system. The reason behind this consideration due to both from the fact that coherence for electrons in the structure of a solid state has not yet well been demonstrated and from the recent empirical development in the quantum information theory for these quantum systems, which has led to empirical realization of coherent control of spins in diamond [20] and manipulations electron spin qubits in QDSs [21–23]. Actually, several effective active topics of research considering the comportment of these quantum systems, such as hyperfine coupling to the nuclear spins [24,25] the spin blockade [26,27], application of the singlet-triplet qubit located below the surface of a GaAs-AlGaAs heterostructure in a 2-dimensional electron gas (2DEG) [28], and the influences of executing a slanting magnetic field [29]. In the present paper, we examine the quantum coherence in an isolated vertical QDS (Fig. 1), electron-electron interaction at the mean field level, considering the influence of the important physical parameter in the QDS for various ranges of the temperatures. By modifying the values of the physical parameters, we show the relationship between the quantum coherence measures and the total quantum correlation in the QDS according to projective measurements. This manuscript is organized as follows. In Sec. 2, we give a brief review on the l1 norm of coherence and relative entropy coherence that are used for studying the quantum coherence in the QDS. In Sec. 3, we describe the physical model associated to the QDS and present the re­ sults with discussion. Sec. 4 is devoted to explore the monotonic dependence of the coherence and quantum correlation on the physical parameters involved in the QDS state. Finally, we summarize our work

* Imam Mohammad Ibn Saud Islamic University (IMSIU), College of Science, Department of Physics, Riyadh, Saudi Arabia. E-mail address: [email protected] https://doi.org/10.1016/j.physe.2019.113784 Received 17 July 2019; Received in revised form 20 September 2019; Accepted 11 October 2019 Available online 21 October 2019 1386-9477/© 2019 Elsevier B.V. All rights reserved.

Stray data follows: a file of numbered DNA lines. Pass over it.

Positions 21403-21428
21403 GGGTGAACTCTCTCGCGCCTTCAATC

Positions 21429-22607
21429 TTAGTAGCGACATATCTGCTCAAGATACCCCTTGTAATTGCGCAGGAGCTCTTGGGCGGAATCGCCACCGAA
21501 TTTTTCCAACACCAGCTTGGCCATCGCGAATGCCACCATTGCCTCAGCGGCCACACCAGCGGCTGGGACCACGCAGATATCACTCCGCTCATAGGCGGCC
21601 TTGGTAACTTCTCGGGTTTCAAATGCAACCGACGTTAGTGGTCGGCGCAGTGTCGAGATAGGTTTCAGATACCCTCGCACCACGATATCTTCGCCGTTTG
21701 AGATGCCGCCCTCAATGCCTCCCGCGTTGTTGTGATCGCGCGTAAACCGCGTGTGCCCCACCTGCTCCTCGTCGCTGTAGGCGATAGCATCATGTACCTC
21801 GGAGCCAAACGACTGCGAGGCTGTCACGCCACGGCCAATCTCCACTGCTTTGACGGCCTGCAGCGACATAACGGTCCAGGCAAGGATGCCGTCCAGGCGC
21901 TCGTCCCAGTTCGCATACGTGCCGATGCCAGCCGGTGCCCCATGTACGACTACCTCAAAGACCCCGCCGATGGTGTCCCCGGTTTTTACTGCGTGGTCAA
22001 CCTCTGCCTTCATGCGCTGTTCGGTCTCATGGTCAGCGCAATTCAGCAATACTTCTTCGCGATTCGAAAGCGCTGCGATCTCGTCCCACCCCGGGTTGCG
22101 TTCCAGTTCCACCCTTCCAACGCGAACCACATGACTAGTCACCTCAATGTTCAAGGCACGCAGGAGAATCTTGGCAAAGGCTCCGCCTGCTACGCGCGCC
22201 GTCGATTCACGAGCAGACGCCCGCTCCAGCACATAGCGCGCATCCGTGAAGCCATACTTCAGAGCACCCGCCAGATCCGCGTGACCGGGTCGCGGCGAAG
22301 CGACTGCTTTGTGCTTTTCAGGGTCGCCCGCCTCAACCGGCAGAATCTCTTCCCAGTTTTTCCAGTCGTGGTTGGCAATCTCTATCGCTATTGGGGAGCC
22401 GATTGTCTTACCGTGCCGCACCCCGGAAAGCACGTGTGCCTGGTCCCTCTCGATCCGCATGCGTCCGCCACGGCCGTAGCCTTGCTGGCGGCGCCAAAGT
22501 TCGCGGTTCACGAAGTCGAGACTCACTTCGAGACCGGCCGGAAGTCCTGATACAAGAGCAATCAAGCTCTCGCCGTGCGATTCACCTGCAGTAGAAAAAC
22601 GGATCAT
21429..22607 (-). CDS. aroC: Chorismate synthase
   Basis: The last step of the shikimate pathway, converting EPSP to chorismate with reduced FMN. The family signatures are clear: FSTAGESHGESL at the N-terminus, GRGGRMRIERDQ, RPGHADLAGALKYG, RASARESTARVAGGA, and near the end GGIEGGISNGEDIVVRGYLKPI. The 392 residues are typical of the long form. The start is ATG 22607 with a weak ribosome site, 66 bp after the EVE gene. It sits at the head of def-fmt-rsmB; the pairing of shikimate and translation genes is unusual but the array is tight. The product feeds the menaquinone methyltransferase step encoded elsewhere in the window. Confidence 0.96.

K. Berrada

Physica E: Low-dimensional Systems and Nanostructures 116 (2020) 113784

P where N ¼ ns dyns dns is the electrons number in the QDS and N0 can be controlled with a nearby gate voltage [32]. In the following, we suppose that the QDS is tuned into a Coulomb-blockade valley with an even integer number of the electron (N0 ¼ 2). Hence, we label the two active orbital levels with n ¼ 1 and n ¼ þ 1. For ES ≪ δE, the dot total spin, S¼

1X y d σ 0 dy 0 2 0 ns ss ns

(4)

nss

is 0 for N even and 1/2 for N odd. When ES of the order of δ and δ ¼ εþ1 ε 1 > 0 can be random, the singlet-triplet transition will be occurred. Thus, the lowest energy states can be determined as a function of the total spin quantum number S and the z-projection Sz (∣S, Sz〉):

Fig. 1. (a) Schematic diagram of a vertical double QD structure [33]. (b) Schematic of the orbital occupation for the triplet and singlet state. Only in the singlet case can both electrons occupy the ground state ∣gg〉 whereas in the triplet case they have to be in an asymmetric combination of ground and pffiffiffi excited states e.g. 1= 2ð∣ge〉 ∣eg〉Þ.

dyþ1↓ dy 1↓ ∣0〉;

∣1; 1〉 ¼

in Sec. 5. 2. Quantum coherence

∣1; 1〉

¼

dyþ1↑ dy 1↑ ∣0〉;

∣0; 0〉

¼

dy 1↑ dy 1↓ ∣0〉;

∣1; 0〉

� 1 ¼ pffiffi dyþ1↑ dy 1↓ þ dyþ1↓ dy 1↑ ∣0〉; 2

where ∣0〉 presents the ground state of the dot with N0-2 electrons. The 2electron quantum dot acting actually when a 2-level system close to the singlet-triplet transition. Then, we can consider two fictitious 1/2-spins, S1 and S2, and determine the correspondence

Preferably, the coherence of a quantum state is quantified as its distance to the closest incoherent state. Usually, the properties of the coherence for a quantum state are referred to the diagonal elements of its density operator with regard to a selected reference basis. The l1 norm of coherence measures the coherence by considering the absolute value of the quantum state non-diagonal elements. Whereas, the relative en­ tropy coherence is defined in terms of the distance between the quantum state and its closest incoherent state. The l1 norm of coherence is defined by X Cl 1 ¼ jjρij ; (1)